Eczema and Sunscreen

Eczema and Sunscreen

Posted by Jennie Lyon on 7th May 2016

Eczema and Sun Protection - Should I Wear Sunscreen?

Should I protect my skin from the sun or will sunscreen make my eczema worse?

With all of the evidence of skin cancer from sun exposure, eczema sufferers must find a way to protect their skin without exacerbating their eczema symptoms. Though skin cancer is the most common form of cancer in the United States, it’s quite preventable, and people with eczema do not have to be excluded from those preventative methods.

We can all start by limiting our sun exposure during peak times, usually 10 am to 4 pm. Avoid direct sun exposure, particularly for infants 6 months or younger. Also, don’t be fooled by overcast weather; UV rays work through clouds.

It’s also important to wear protective clothing. The most obvious way to protect yourself is to wear a hat with a wide brim, but you should also trade in tank tops and short shorts for comfortable, loose fitting clothing that will cover more surface area. You can seek out specifically sun protective clothing, or simply choose eczema-friendly clothing that you already have that provides more coverage.

Even after avoiding excessive sun exposure and protecting yourself with clothing, you should also apply sunscreen.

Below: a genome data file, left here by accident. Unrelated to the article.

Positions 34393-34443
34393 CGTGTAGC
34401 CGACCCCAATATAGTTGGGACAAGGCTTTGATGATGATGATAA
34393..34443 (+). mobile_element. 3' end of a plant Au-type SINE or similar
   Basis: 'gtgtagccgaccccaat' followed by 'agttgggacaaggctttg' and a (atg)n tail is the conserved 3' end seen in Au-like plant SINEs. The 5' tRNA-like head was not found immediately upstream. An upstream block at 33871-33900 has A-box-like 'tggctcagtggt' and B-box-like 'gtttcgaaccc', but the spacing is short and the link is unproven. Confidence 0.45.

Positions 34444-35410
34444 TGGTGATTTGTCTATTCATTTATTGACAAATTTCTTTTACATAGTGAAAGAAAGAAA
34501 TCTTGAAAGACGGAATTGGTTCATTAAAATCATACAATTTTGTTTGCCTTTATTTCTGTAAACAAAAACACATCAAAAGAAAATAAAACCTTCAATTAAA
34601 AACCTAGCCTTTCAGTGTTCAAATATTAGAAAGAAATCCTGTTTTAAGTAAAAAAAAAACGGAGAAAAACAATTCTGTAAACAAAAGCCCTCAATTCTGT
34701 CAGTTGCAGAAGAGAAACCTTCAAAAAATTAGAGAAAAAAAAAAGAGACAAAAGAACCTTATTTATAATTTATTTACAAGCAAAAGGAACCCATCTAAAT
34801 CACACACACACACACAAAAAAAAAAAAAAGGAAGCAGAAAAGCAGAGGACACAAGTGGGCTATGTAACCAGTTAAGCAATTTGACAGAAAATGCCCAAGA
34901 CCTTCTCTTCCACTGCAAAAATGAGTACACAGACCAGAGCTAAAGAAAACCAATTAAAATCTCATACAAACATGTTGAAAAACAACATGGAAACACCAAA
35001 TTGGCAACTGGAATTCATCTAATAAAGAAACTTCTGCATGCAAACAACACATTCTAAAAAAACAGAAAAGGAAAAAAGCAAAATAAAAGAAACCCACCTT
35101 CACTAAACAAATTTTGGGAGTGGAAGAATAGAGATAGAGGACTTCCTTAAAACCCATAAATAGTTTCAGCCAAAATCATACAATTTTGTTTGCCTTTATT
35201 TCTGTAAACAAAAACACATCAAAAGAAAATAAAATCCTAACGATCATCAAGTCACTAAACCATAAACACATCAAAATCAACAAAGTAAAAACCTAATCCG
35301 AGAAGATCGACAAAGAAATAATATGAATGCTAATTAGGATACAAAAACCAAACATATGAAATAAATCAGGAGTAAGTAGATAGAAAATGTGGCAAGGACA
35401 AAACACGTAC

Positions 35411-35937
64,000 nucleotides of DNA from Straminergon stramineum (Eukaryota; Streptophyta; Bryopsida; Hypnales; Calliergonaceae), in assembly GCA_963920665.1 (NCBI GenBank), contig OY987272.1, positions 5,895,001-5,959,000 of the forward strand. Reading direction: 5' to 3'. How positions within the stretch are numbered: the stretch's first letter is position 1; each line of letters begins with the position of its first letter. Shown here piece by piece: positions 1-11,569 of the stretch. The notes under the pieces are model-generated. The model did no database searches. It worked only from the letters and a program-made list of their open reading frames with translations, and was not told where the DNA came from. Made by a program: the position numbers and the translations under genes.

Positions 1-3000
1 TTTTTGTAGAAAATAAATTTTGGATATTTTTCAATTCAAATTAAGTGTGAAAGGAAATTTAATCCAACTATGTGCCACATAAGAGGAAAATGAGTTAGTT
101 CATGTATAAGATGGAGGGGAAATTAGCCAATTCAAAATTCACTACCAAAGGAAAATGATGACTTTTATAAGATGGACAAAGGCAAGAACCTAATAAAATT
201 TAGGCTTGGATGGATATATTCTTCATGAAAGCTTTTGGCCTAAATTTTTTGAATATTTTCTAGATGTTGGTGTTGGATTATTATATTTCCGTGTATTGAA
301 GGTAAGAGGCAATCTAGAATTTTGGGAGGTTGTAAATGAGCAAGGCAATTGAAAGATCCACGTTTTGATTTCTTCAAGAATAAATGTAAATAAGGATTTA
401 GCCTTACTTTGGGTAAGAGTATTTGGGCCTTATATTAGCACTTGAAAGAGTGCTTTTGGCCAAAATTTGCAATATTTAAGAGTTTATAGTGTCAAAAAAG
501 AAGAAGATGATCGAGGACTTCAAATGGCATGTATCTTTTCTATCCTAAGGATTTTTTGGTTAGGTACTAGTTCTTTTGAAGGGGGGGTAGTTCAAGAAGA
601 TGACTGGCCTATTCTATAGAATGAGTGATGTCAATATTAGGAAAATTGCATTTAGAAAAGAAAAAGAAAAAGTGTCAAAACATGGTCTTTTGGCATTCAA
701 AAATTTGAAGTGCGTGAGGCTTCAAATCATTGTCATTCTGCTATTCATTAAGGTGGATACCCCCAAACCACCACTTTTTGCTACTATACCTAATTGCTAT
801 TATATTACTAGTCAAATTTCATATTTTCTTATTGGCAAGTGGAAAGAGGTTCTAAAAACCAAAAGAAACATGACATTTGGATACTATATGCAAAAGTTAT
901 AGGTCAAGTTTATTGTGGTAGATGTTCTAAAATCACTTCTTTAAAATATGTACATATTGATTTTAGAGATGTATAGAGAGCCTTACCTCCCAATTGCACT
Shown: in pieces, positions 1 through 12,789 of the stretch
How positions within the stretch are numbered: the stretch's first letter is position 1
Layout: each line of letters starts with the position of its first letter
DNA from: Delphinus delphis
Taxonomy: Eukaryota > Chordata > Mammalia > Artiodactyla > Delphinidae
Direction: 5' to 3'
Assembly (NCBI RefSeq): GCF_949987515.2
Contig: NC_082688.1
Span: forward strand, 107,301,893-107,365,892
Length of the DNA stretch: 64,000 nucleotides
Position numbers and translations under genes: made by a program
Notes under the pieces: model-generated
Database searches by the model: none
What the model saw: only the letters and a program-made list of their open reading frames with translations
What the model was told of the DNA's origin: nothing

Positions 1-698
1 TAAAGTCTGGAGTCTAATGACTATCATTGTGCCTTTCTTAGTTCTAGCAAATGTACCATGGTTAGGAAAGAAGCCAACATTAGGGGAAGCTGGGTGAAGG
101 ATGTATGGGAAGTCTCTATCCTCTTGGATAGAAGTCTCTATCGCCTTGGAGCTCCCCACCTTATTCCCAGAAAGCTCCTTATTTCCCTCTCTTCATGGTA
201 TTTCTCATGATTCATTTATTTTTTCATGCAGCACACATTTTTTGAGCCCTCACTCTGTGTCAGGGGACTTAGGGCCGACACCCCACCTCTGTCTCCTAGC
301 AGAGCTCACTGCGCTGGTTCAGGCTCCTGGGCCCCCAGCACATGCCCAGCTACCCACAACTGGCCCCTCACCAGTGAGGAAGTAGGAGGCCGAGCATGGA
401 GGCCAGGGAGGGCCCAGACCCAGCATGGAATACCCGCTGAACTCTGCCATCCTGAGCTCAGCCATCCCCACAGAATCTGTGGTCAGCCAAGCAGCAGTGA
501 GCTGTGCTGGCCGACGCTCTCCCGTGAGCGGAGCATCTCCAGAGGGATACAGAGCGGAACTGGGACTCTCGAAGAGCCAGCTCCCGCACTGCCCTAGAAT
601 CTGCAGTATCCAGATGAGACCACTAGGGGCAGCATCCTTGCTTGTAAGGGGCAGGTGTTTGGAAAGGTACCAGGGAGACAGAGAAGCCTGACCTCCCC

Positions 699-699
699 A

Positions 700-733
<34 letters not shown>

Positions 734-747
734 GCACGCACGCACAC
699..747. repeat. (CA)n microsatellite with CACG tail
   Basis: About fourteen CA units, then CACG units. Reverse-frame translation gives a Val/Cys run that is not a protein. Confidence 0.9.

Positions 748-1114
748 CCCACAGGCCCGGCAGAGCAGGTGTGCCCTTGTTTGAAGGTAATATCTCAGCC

There Are Two Kinds of Sunscreen:

Chemical Sunscreen

This type of sunscreen absorbs the damaging rays of the sun before it can reach your skin.

Physical Blocker Sunscreen

This type of sunscreen reflects the rays away. These include ingredients like minerals, zinc, and titanium. They sit on the surface of the skin and are not absorbed.

Dermatologists generally recommend physical blockers like titanium dioxide and zinc oxide over chemical sunscreens. While it’s still possible to react, for people with eczema and sensitive skin, chemical sunscreens are generally more irritating. In addition to exacerbating your eczema, there is a concern that if you apply chemical sunscreen to broken skin, you might absorb some of the chemicals into your blood stream.

How to Choose the Best Sunscreen

It’s best to select a sunscreen from those that have been tested by The National Eczema Association. The National Eczema Association awards a Seal of Acceptance™ to sunscreens that meet specific criteria.

  • Mineral based sunscreen ingredients: Titanium Dioxide (TiO2) and Zinc Oxide (ZnO)
  • Alcohol free
  • SPF 30 or greater
  • “Broad-spectrum” protection from both ultraviolet A (UVA) and ultraviolet B (UVB) rays

Click here to see the approved products:

When trying any kind of new product, start with a very small amount and test it on your wrist or the inner elbow first to make sure that you don’t react. Wait up to 2 days without washing the area to test for any signs of redness, itchiness, or general reaction.

Once you’ve tested the product and found that you are compatible, be sure to apply a generous quantity of sunscreen on all exposed skin at least 15 minutes before going out into the sun. Reapply if you’ve been in the water or after sweating.

It’s important to take sun protection seriously. Start by reducing your sun exposure. When you choose a sunscreen that has been awarded the National Eczema Association Seal of Acceptance™, test it first, and then apply it generously to exposed areas, you will best protect yourself from the harmful rays of the sun while also taking the best possible care of your eczema prone skin.